Fittingly, Yap won his second consecutive Finals MVP award after bucking injuries throughout the season.

“He just comes out and plays calmly and is able to withstand the big moments.”

Toughest Grand Slam

This particular Grand Slam is the toughest, according to Cone, even if just for the rough schedule this season.

The PBA shortened its usual year-long season to give the national team ample time for preparations as they gear up for the FIBA World Cup in Spain this August.

As a result, this 39th season was played in 235 days, with barely any breaks. The 38th season was played in the span of over a year in 391 days.

“It’s gotta be one of the hardest that was won of the other Grand Slams,” Cone said, explaining that it was a real challenge to keep his team interested and motivated what with routine and exhaustion creeping in.

Compared to his Grand Slam team of 1996, this team, according to Cone, is a true workhourse.

“This batch I think was much more frenetic. It’s just the constant playing without any true breaks.”

Sitting on the dais before the press, Cone looked incredulous at various moments.

The celebrations were in full swing, especially inside the Mixers’ locker room, but he was visibly still in shock of his achievement.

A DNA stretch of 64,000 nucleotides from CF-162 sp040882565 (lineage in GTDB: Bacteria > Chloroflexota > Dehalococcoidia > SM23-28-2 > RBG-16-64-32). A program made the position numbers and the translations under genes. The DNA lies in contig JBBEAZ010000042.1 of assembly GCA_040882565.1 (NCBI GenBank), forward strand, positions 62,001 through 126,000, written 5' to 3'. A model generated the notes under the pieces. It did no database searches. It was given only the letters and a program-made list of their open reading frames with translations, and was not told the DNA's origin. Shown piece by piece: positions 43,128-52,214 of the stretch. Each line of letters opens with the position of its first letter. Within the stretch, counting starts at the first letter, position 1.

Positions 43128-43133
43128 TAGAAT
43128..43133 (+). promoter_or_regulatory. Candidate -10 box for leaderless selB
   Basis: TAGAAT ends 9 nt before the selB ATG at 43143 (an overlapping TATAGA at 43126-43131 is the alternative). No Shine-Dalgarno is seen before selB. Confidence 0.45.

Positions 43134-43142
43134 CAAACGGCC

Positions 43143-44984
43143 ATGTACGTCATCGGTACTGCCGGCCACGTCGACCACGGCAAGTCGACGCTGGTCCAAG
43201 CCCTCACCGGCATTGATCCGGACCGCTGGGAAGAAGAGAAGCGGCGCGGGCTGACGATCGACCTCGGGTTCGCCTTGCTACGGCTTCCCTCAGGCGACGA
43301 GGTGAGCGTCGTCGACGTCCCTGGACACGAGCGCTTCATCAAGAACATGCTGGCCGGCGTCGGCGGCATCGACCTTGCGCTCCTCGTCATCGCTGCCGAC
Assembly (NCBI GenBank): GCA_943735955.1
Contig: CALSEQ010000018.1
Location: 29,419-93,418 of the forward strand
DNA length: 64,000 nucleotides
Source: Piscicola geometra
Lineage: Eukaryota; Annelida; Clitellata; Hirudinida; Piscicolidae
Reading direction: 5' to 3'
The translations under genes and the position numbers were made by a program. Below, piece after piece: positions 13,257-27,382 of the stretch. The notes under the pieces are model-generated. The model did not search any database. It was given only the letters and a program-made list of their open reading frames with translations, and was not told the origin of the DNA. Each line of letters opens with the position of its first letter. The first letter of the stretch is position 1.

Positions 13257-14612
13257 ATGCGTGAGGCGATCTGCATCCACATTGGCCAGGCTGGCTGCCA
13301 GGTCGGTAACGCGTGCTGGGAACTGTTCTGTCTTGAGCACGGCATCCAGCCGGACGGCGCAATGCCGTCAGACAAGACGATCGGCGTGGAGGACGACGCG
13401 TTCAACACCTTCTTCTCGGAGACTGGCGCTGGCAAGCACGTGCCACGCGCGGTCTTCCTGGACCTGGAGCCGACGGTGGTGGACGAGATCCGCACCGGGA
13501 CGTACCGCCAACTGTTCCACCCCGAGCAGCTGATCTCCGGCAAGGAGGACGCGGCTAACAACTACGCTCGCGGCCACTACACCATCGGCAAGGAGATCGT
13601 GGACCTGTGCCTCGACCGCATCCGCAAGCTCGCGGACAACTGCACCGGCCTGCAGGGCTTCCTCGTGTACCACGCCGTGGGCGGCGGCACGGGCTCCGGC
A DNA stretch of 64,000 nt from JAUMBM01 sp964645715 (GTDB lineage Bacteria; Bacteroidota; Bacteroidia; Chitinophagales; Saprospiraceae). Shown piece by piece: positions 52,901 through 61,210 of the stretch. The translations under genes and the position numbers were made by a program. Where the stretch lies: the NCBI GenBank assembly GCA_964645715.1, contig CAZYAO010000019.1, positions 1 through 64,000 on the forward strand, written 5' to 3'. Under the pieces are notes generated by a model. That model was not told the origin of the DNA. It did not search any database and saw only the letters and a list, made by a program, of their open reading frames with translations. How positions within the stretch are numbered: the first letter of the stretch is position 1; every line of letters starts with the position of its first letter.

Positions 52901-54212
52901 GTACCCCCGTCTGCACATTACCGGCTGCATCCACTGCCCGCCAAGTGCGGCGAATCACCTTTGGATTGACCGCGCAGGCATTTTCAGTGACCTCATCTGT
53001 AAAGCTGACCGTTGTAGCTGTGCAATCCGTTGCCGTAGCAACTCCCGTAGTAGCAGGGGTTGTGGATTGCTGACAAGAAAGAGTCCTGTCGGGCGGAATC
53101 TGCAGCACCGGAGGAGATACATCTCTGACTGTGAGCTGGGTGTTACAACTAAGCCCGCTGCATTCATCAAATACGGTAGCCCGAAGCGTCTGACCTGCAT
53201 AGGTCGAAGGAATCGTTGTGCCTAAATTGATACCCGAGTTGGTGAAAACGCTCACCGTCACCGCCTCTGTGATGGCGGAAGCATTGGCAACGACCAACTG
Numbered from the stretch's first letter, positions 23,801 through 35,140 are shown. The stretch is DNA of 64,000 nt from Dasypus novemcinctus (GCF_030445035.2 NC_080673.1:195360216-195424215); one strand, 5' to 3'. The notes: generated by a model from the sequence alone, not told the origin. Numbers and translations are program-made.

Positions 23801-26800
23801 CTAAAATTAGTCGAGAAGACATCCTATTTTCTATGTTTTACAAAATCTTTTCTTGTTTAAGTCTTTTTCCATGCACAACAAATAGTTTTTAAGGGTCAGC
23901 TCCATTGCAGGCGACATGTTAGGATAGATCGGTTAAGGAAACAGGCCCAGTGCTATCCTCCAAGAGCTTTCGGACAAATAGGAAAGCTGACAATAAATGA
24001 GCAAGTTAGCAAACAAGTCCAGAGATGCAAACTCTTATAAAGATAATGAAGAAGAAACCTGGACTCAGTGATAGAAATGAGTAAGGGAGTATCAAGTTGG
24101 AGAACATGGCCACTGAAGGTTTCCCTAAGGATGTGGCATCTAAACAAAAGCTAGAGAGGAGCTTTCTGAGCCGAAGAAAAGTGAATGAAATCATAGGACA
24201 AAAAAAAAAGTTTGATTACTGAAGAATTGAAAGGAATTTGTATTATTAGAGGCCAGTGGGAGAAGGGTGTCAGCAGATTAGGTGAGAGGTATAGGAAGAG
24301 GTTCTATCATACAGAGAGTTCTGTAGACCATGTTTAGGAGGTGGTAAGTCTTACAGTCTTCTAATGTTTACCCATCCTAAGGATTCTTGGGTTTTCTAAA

“It didn’t really seem possible, honestly. Even to me and the fact that 18 years ago was such a special moment,” he said.

“I was telling the guys you can only do that once in your life and now two of us, Johnny A and myself have been able to do it twice in our lives.

“I was telling our players, ‘This is gonna be the greatest times of your life, right now, right here. This will be the ones you’ll always remember in your career.'”


SAN MIG SUPER COFFEE (92) – Yap 29, Blakely 20, Devance 11, Pingris 10, Simon 10, Barroca 6, Maliksi 4, Sangalang 2, Mallari 0, Reavis 0, Melton 0.

RAIN OR SHINE (89) – Reid 23, Lee 21, Almazan 11, Norwood 11, Belga 7, Chan 6, Arana 4, Uyloan 2, Cruz 2, Tiu 2, Ibanes 0, Rodriguez 0.

Quarter scores: 23-16, 43-38, 73-70, 92-89.



Game 1: James Yap delivers as San Mig Coffee snatches away Game 1

Game 2: AZ Reid proves himself as Rain or Shine equalizes series

Game 3: Grand Slam beckons as San Mig Coffee goes up 2-1

Game 4: Rain or Shine withstands San Mig Coffee storm, forces Game 5